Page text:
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Pupil
Eye iris.jpg
The human eye
The pupil is the central transparent area (showing as black). The grey/blue area surrounding it is the iris. The white outer area is the sclera, the central transparent part of which is the cornea.
Schematic diagram of the human eye en.svg
Schematic diagram of the human eye.

The pupil is an opening located in the center of the iris of the eye that allows light to enter the retina.[1] It appears black because most of the light entering the pupil is absorbed by the tissues inside the eye. In humans the pupil is round, but other species, such as some cats, have split pupils.[2] In optical terms, the anatomical pupil is the eye's aperture and the iris is the aperture stop. The image of the pupil as seen from outside the eye is the entrance pupil, which does not exactly correspond to the location and size of the physical pupil because it is magnified by the cornea. On the inner edge lies a prominent structure, the collarette, marking the junction of the embryonic pupillary membrane covering the embryonic pupil.

Contents

Control

The iris is a contractile structure, consisting mainly of smooth muscle, surrounding the pupil. Light enters the eye through the pupil, and the iris regulates the amount of light by controlling the size of the pupil. In humans the pupil is round, but other species, such as some cats, have slit pupils.[2] The iris contains two groups of smooth muscles; a circular group called the sphincter pupillae, and a radial group called the dilator pupillae. When the sphincter pupillae contract, the iris decreases or constricts the size of the pupil. The dilator pupillae, innervated by sympathetic nerves from the superior cervical ganglion, cause the iris to dilate when they contract. These muscles are sometimes referred to as intrinsic eye muscles. The sensory pathway (rod or cone, bipolar, ganglion) is linked with its counterpart in the other eye by a partial crossover of each eye's fibers. This causes the effect in one eye to carry over to the other. If the drug pilocarpine is administered, the pupils will constrict and accommodation is increased due to the parasympathetic action on the circular muscle fibers, conversely, atropine will cause paraylsis of accommodation (cycloplegia) and dilation of the pupil. The sympathetic nerve system can dilate the pupil in two ways: by the stimulation of the sympathetic nerve in the neck, or by influx of adrenaline. The pupil has a hole that is covered with a lens that doesn't fall off.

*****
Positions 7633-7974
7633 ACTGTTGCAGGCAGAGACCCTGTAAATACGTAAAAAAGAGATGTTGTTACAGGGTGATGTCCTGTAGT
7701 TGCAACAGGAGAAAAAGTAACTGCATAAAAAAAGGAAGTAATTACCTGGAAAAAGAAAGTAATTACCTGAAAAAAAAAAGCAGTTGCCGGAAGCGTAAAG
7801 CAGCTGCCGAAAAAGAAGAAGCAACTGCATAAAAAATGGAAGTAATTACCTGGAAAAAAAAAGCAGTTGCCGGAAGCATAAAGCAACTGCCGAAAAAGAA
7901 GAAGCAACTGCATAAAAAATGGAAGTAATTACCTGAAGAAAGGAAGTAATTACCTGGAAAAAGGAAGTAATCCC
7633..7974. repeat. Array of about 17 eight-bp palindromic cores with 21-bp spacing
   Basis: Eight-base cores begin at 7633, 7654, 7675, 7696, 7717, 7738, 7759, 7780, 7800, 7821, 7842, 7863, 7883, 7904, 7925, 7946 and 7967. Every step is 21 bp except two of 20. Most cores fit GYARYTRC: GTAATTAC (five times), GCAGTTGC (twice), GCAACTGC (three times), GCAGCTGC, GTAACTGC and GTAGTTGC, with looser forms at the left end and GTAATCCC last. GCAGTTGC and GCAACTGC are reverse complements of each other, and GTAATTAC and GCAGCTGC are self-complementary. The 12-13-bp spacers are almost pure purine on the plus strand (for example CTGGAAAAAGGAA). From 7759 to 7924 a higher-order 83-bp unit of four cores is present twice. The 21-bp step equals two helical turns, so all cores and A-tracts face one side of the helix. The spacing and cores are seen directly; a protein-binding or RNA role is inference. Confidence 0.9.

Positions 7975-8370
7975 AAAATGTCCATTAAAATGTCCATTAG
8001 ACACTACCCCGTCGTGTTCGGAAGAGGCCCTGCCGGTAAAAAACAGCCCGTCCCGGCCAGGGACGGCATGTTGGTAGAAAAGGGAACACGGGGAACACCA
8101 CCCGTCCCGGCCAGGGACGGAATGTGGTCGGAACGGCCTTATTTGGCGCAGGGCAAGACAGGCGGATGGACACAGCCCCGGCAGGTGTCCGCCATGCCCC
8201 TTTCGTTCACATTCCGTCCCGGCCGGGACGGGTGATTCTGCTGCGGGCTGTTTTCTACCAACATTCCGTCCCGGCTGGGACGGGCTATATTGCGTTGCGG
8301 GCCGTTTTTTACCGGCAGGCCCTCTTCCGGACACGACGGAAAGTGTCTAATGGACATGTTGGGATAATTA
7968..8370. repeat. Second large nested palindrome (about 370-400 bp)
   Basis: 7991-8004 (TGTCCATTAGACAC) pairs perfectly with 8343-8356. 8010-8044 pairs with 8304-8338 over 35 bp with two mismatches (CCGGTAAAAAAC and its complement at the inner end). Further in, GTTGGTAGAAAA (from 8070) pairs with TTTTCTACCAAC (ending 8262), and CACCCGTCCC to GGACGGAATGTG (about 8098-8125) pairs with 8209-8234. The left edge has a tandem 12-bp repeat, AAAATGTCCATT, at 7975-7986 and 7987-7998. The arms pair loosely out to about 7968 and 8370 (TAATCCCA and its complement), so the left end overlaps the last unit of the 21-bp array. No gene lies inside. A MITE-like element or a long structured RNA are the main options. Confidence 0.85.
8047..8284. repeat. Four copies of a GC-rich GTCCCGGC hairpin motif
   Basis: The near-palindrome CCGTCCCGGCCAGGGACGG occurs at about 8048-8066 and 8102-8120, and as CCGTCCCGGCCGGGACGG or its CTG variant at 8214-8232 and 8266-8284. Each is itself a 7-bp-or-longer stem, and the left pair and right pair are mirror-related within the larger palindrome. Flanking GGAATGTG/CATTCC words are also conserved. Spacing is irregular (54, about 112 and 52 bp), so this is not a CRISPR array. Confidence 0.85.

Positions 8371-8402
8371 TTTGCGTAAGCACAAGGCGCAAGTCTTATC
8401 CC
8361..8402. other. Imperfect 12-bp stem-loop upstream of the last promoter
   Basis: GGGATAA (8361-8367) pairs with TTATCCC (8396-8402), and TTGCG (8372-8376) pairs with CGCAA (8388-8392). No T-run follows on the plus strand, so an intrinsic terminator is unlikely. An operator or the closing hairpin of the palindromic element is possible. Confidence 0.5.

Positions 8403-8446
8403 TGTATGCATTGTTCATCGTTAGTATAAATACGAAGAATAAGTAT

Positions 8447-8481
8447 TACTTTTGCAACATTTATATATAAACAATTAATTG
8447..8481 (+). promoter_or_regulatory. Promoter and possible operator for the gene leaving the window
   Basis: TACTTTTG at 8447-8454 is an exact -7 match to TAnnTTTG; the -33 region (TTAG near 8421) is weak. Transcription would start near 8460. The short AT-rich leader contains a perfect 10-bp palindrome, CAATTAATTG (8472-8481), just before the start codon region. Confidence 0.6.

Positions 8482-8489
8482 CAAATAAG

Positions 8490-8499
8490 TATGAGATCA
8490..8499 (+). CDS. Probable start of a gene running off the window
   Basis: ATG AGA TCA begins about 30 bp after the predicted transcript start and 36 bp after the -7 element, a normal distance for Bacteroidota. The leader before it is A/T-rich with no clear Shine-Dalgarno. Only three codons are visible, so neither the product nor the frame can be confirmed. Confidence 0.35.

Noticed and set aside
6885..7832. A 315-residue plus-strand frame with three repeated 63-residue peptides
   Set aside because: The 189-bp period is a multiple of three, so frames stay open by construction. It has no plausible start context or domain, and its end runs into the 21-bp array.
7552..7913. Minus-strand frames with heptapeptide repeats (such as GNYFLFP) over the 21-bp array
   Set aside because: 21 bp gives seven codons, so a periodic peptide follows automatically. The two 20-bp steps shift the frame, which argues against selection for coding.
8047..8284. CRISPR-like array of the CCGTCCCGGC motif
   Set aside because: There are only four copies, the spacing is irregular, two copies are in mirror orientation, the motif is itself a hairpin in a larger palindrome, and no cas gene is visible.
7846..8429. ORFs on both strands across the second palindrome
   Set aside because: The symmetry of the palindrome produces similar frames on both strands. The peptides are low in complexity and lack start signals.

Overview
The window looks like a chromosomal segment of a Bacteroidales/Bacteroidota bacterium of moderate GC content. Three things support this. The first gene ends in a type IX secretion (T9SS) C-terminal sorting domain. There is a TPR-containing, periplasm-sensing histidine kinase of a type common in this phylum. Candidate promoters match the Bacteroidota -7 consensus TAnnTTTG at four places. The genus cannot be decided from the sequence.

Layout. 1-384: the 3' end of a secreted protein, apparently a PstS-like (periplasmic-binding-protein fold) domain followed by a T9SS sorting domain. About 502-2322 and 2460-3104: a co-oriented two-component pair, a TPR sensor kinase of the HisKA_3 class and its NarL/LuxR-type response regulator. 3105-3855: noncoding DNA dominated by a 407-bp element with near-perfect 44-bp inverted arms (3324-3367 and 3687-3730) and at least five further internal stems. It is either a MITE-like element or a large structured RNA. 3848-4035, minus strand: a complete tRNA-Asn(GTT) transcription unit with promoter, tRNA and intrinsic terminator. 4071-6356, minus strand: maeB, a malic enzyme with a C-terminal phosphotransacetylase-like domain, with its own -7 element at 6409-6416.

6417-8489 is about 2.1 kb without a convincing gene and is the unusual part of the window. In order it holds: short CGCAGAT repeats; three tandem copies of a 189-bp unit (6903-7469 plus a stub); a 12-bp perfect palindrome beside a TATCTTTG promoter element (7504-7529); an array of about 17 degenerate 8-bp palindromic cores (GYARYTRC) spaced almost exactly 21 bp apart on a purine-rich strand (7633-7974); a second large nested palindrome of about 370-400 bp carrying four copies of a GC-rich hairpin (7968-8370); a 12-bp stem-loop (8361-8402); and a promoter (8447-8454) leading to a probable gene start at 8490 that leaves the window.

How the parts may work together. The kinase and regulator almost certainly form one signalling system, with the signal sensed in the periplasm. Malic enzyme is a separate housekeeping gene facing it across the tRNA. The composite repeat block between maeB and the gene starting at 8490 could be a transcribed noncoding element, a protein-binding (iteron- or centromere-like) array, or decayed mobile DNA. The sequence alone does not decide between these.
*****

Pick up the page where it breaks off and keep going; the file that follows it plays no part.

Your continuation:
Optic effects

When bright light is shone on the eye, light sensitive ganglion cells in the retina, containing the pigment melanopsin, will send signals to the oculomotor nerve, specifically the parasympathetic part coming from the Edinger-Westphal nucleus, which terminates on the circular iris sphincter muscle. When this muscle contracts, it reduces the size of the pupil. This is the pupillary light reflex, which is an important test of brainstem function. Furthermore, the pupil will dilate if a person sees an object of interest.

The pupil gets wider in the dark but narrower in light. When narrow, the diameter is 3 to 4 millimeters. In the dark it will be the same at first, but will approach the maximum distance for a wide pupil 5 to 9 mm. In any human age group there is however considerable variation in maximal pupil size. For example, at the peak age of 15, the dark-adapted pupil can vary from 5 mm to 9 mm with different individuals. After 25 years of age the average pupil size decreases, though not at a steady rate.[3] At this stage the pupils do not remain completely still, therefore may lead to oscillation, which may intensify and become known as hippus. When only one eye is stimulated, both eyes contract equally. The constriction of the pupil and near vision are closely tied. In bright light, the pupils constrict to prevent aberrations of light rays and thus attain their expected acuity; in the dark this is not necessary, so it is chiefly concerned with admitting sufficient light into the eye.

Psychological effects

The pupil dilates in response to extreme emotional situations such as fear, or to contact of a sensory nerve, such as pain. Task-evoked pupillary response is the tendency of pupils to dilate slightly in response to loads on working memory, increased attention, sensory discrimination, or other cognitive loads[4].

Facial expressions of sadness with small pupils are judged significantly more intensely sad with decreasing pupil size though people are unaware of pupil size affecting their judgment. A person's own pupil size also mirrors this with them being smaller when viewing sad faces with small pupils. There is no parallel effect when people look at neutral, happy or angry expressions. Brain areas involved in this include those processing social signals in the amygdala, and areas involved in the mirror neuron system such as the left frontal operculum. The degree of empathetic contagion activated the brainstem pupillary control Edinger-Westphal nucleus in proportion to a person's pupil size change response to that in another.[5] The greater degree to which a person's pupil dilation mirrors another person's coincides with that person having a greater empathy score.[6]